Mexico to Continue Fighting Inflation Throughout 2H22By Cinthya Alaniz Salazar | Wed, 06/15/2022 - 09:15
Q: With a potential domestic and global recession on the horizon, how is Atradius mobilizing to keep its client portfolio from shrinking in 2022?
A: Despite continuous supply chain disruptions, ballooning inflation, the Russia-Ukraine war and recent energy supply concerns, northern economies—including Mexico—have demonstrated resilience and are performing well. As a credit insurance company, we have stayed on top of these developments so we can anticipate changes and counsel our clients accordingly.
Current data projections indicate that a domestic slowdown will likely take place in Mexico in the latter half of 2022, which is largely contingent on high interest rates and the economic performance of the US. Economic projections were already shaky at the beginning of the year and were further distorted by the Russia-Ukraine war, whose full impact is yet to be felt by the global economy.
Q: How will these major macroeconomic factors affect Mexico’s manufacturing industries?
A: These developments have prompted an additional review of our portfolio holdings’ most exposed sectors: fertilizer, automotive and construction. Russia is one of the largest exporters of fertilizers in the world but its productive and export capacity has been greatly diminished by the war. The disruption threatens to undo the productive capacity of Mexico’s agricultural sector and, by extension, that of all of Latin America.
On another front, the global economy also depends on Russia for the production of nickel, a metal essential for the production of batteries. Resurgent COVID-19 cases in China are closing aluminum production plants, increasing the price of this commodity by 42 percent at the beginning of 2022, with prices still climbing. These two factors, combined with continued disruptions to the production and supply of semiconductor chips, are likely to significantly hurt Mexico’s struggling automotive sector.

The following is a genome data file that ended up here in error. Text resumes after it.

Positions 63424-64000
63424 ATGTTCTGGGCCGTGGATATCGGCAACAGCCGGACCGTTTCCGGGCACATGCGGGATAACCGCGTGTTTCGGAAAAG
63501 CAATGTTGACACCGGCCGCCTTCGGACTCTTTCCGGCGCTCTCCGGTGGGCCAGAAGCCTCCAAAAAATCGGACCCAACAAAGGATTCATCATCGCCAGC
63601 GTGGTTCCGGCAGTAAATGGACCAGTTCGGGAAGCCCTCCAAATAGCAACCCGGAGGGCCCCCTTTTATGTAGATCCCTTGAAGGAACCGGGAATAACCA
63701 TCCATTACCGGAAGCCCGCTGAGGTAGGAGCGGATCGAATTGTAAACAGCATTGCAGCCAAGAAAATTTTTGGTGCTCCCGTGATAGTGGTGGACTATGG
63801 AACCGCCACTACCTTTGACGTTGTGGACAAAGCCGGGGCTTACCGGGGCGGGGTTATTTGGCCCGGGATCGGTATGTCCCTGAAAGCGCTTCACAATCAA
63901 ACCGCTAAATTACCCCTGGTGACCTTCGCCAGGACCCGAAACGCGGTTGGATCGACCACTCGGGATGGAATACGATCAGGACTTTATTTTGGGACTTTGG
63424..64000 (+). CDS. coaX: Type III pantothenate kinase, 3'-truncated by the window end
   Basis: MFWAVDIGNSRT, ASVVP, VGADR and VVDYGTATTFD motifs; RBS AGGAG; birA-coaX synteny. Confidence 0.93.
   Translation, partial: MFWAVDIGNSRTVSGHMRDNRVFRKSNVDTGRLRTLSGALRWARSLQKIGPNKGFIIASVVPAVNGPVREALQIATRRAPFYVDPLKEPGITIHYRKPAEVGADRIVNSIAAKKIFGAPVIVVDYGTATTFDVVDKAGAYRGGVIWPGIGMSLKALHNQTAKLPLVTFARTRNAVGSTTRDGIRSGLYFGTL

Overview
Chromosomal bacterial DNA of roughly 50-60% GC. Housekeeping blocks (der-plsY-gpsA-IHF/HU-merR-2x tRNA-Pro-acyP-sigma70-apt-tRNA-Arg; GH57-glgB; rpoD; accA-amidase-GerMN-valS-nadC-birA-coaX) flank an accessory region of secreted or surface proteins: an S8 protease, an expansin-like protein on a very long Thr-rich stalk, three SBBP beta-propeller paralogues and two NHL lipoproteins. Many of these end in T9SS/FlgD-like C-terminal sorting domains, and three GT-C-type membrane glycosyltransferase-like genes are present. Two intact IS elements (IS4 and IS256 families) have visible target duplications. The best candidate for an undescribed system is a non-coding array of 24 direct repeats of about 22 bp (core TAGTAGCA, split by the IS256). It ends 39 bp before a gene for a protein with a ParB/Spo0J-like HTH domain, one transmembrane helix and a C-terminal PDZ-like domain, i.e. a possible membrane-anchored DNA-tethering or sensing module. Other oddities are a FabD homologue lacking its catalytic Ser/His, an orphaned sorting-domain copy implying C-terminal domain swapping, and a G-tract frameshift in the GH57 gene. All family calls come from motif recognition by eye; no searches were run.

Within the construction industry, cement manufacturers, which have already been losing steam, will be further crippled by their inability to attract investment and generate trust. This is despite multiple large-scale infrastructure projects that are under development by federal and state authorities.
Overall, we anticipate a challenging second half of the year for companies but credit insurance will help our clients to keep trading, despite these macroeconomic conditions.
Q: How are high inflation rates likely to impact companies and, by extension, Atradius in 2022?
A: Inflation is definitely the main problem. The US was the main reason Mexico was able to grow again after the COVID-19 outbreak. If the US economy slows down, it will certainly impact Mexico. In the US, inflation hit its highest point in 41 years in March 2022. In Mexico, it is now at its highest in two decades. It is impacting both the economy and companies. The economy was recovering from COVID-19 and when we thought that inflation was going to recede but it went up. We expect that inflation will climb further because normally when there is a trend pointing to rising inflation, it means that it has not reached its peak. Therefore, we might expect inflation to continue climbing during 2022.
The main risk for Mexican economic growth is inflation. Banxico will likely continue increasing interest rates to control inflation but that is a big dilemma for the country. On one hand, inflation has to come under control. On the other hand, higher interest rates will cause a slowdown in the local economy, which could turn into a recession depending on how much rates climb and for how long.
Q: How has the digital transformation influenced the credit insurance market?
A: Innovation is essential to the credit insurance industry. We are modernizing our internal and customer-facing digital platforms to increase our efficiency. By introducing data analysis, AI and machine learning tools into our practices, we are extending our risk underwriting value proposition.